QTL mapping of adult plant and seedling resistance to leaf rust (Puccinia triticina Eriks.) in a multiparent advanced generation intercross (MAGIC) wheat population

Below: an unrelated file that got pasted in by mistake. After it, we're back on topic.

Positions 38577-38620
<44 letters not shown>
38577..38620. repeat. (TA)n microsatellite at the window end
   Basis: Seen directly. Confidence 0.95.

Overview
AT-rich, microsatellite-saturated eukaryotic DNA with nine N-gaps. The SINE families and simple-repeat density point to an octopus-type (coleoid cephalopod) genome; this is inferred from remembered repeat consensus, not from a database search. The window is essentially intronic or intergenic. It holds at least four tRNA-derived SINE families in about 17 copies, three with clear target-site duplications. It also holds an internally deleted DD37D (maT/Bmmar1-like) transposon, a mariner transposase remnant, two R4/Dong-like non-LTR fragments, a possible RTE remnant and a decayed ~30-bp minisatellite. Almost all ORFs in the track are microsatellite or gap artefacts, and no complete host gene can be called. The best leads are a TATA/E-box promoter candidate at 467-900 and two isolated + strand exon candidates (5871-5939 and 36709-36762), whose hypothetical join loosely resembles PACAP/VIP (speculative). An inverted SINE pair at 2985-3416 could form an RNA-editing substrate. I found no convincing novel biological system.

Key message: The Bavarian MAGIC Wheat population, comprising 394 F6:8 recombinant inbred lines was phenotyped for Puccinia triticina resistance in multi-years’ field trials at three locations and in a controlled environment seedling test. Simple intervall mapping revealed 19 QTL, corresponding to 11 distinct chromosomal regions. Abstract: The biotrophic rust fungus Puccinia triticina is one of the most important wheat pathogens with the potential to cause yield losses up to 70%. Growing resistant cultivars is the most cost-effective and environmentally friendly way to encounter this problem. The emergence of leaf rust races being virulent against common resistance genes increases the demand for wheat varieties with novel resistances. In the past decade, the use of complex experimental populations, like multiparent advanced generation intercross (MAGIC) populations, has risen and offers great advantages for mapping resistances. The genetic diversity of multiple parents, which has been recombined over several generations, leads to a broad phenotypic diversity, suitable for high-resolution mapping of quantitative traits. In this study, interval mapping was performed to map quantitative trait loci (QTL) for leaf rust resistance in the Bavarian MAGIC Wheat population, comprising 394 F₆:₈ recombinant inbred lines (RILs). Phenotypic evaluation of the RILs for adult plant resistance was carried out in field trials at three locations and two years, as well as in a controlled-environment seedling inoculation test. In total, interval mapping revealed 19 QTL, which corresponded to 11 distinct chromosomal regions controlling leaf rust resistance. Six of these regions may represent putative new QTL. Due to the elite parental material, RILs identified to be resistant to leaf rust can be easily introduced in breeding programs.